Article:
Fresh from second place at the Vuelta a Espana, Chris Froome reflects on another successful season.
2016 has seen Froome join an elite club of three-time Tour de France winners, and add another Olympic medal to his collection for good measure. A podium finish in Spain also extends an incredible run of Grand Tour consistency. Since the Vuelta in 2011, in all three-week stage races he’s completed, Froome has finished no lower than fourth position.
While a Vuelta victory remains elusive for Froome, his form in Spain, going toe to toe with Nairo Quintana, demonstrated that the tantalising possibility of a Tour/Vuelta double is achievable in the modern era. The last man to do so being Bernard Hinault in 1978.
With the dust settled on the race, and with it Froome’s final competitive outing of the season, the Brit put a memorable year into perspective.
I’m really happy with how things have gone. I think if you’d said to me at the beginning of the season that I’d win the Tour, the Dauphine and obviously a few races in between there, medal in the Olympics, as well as being second in the Vuelta I’d have definitely been happy about that.
I couldn’t have achieved these results alone. It’s thanks to a lot of hard work behind the scenes from all the support staff of the team, as well as having a great team around me on the road in terms of my team-mates. It makes a big difference. We’re also very lucky with the sponsors that we have. The equipment that we use, everything from nutrition, to the bikes, the cars and clothing, makes a difference to us out on the road.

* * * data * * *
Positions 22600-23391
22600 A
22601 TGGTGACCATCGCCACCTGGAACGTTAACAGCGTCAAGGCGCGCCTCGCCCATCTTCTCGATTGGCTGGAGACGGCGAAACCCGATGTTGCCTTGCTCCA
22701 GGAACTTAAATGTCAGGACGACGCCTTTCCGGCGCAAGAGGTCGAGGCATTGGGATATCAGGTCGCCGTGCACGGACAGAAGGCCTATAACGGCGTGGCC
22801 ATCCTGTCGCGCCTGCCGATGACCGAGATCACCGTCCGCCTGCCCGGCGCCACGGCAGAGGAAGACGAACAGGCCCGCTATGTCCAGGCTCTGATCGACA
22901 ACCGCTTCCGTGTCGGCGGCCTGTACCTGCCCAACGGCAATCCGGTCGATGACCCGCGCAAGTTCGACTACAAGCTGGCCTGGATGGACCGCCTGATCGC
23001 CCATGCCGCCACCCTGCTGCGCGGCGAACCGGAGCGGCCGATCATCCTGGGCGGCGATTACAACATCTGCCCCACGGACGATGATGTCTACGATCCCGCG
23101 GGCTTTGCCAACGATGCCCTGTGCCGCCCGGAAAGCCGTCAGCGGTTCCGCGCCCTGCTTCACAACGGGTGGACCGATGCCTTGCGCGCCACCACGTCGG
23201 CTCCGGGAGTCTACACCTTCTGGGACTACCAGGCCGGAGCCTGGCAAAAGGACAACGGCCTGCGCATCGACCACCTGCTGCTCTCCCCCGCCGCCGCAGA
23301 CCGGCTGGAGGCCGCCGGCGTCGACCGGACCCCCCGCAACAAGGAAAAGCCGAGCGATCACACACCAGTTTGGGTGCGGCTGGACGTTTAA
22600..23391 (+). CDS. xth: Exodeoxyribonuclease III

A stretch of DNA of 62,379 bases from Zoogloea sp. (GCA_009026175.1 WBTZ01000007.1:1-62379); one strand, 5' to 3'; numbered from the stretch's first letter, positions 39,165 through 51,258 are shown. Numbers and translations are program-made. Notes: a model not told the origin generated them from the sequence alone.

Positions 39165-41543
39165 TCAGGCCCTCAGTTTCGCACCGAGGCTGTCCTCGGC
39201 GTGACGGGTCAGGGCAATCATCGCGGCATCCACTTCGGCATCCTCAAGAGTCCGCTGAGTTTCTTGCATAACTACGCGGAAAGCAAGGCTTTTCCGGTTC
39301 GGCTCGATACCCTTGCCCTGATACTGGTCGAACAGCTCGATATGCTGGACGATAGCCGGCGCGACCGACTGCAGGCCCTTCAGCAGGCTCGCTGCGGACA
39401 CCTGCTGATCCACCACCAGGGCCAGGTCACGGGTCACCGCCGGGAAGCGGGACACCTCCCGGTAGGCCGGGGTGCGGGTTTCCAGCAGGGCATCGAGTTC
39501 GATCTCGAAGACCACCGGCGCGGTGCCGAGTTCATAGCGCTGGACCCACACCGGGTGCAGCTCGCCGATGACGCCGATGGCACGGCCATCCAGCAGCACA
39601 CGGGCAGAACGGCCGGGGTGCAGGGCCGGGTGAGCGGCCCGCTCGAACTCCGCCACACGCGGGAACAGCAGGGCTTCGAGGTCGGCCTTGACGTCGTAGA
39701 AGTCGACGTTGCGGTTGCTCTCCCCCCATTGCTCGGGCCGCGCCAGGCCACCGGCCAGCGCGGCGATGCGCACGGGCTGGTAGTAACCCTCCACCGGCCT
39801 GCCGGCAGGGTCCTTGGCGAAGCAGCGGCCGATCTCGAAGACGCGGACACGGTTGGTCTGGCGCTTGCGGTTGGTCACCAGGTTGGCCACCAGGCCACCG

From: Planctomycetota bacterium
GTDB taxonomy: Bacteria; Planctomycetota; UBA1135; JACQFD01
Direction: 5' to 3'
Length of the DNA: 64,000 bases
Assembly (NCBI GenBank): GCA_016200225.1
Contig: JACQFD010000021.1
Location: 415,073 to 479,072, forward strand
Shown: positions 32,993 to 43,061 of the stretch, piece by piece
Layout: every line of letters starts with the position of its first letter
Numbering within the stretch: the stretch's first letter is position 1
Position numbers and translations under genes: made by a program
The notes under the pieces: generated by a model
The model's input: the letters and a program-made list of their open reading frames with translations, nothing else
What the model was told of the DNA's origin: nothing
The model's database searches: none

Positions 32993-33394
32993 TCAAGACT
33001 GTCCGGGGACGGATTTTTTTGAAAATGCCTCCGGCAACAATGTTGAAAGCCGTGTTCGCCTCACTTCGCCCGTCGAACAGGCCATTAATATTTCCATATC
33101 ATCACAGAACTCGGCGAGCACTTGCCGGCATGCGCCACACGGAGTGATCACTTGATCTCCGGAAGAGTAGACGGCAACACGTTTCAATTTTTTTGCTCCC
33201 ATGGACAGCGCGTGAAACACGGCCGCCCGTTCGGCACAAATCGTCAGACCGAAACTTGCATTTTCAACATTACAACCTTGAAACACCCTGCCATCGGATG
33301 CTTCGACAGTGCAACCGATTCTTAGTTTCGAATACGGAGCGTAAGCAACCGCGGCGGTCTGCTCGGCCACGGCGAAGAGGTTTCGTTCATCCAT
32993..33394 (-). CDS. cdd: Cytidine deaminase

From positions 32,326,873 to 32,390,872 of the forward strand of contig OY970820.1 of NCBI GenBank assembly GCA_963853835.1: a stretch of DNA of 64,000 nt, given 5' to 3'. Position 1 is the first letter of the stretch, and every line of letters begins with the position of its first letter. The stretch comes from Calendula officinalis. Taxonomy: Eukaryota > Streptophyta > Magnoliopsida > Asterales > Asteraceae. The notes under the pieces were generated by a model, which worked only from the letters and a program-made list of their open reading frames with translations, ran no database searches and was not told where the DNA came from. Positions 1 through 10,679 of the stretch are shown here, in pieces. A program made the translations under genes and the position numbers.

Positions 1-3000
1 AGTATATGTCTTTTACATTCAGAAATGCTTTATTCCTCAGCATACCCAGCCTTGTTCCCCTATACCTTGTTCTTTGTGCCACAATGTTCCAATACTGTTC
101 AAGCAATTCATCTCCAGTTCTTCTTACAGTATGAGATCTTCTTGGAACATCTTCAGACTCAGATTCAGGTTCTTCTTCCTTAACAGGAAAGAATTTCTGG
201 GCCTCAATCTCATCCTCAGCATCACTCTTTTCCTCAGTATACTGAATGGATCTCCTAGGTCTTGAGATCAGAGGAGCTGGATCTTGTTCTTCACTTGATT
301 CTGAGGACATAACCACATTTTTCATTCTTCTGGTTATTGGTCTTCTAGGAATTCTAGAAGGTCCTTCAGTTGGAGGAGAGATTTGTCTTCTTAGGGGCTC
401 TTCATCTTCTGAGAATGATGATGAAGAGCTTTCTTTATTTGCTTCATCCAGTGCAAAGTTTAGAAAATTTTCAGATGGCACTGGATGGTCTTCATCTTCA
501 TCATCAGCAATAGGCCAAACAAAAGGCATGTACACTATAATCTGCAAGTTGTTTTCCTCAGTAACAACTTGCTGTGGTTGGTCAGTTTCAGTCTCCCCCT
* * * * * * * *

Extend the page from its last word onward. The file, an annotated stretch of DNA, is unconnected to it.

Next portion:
When asked to pick a highlight from another career year, the 31 year old paused for thought before admitting: “For me the Tour de France really is the pinnacle of a racing career. So to be able to win the Tour this year was definitely the highlight to my season.”
Those celebrations in Paris now seem a long time ago, and since climbing off his bike on the Champs Elysees, Froome has had precious little time to rest or take stock. A relentless stretch of racing saw him fly to South America and the Rio Olympics, before coming back to Europe for three weeks in Spain that felt nothing like a holiday.
On the gruelling stretch of racing he added: It’s been tough I won’t lie especially on the back of the Tour de France and then going over to Rio for the Olympic road race and time trial. Then coming to the Vuelta, obviously I haven’t had much time at home in the last three months at all. It’s been a long time away from the family, but I’m really happy to have done the race.
Of course I’d have preferred to have been on the top step in Madrid, but that’s racing. I gave it my best and I’ve got to be happy with that.
One of the reasons that I enjoy racing the Vuelta a Espana is that the crowds are so great. The supporters and spectators cheer for all the riders, not just the riders from their country. It’s really special to see that.
With Froome now returning home to his young family, after some richly deserved downtime, attention will quickly turn to next season.
On the potential of more Grand Tours next season, and even the Giro d’Italia, he added: “I’m always open to anything. I wouldn’t write (the Giro) off. But I think mostly important it’s about seeing what route organisers go with and see what takes my fancy.”
2016 Chris Froome interview Sky Tour de France vuelta a espana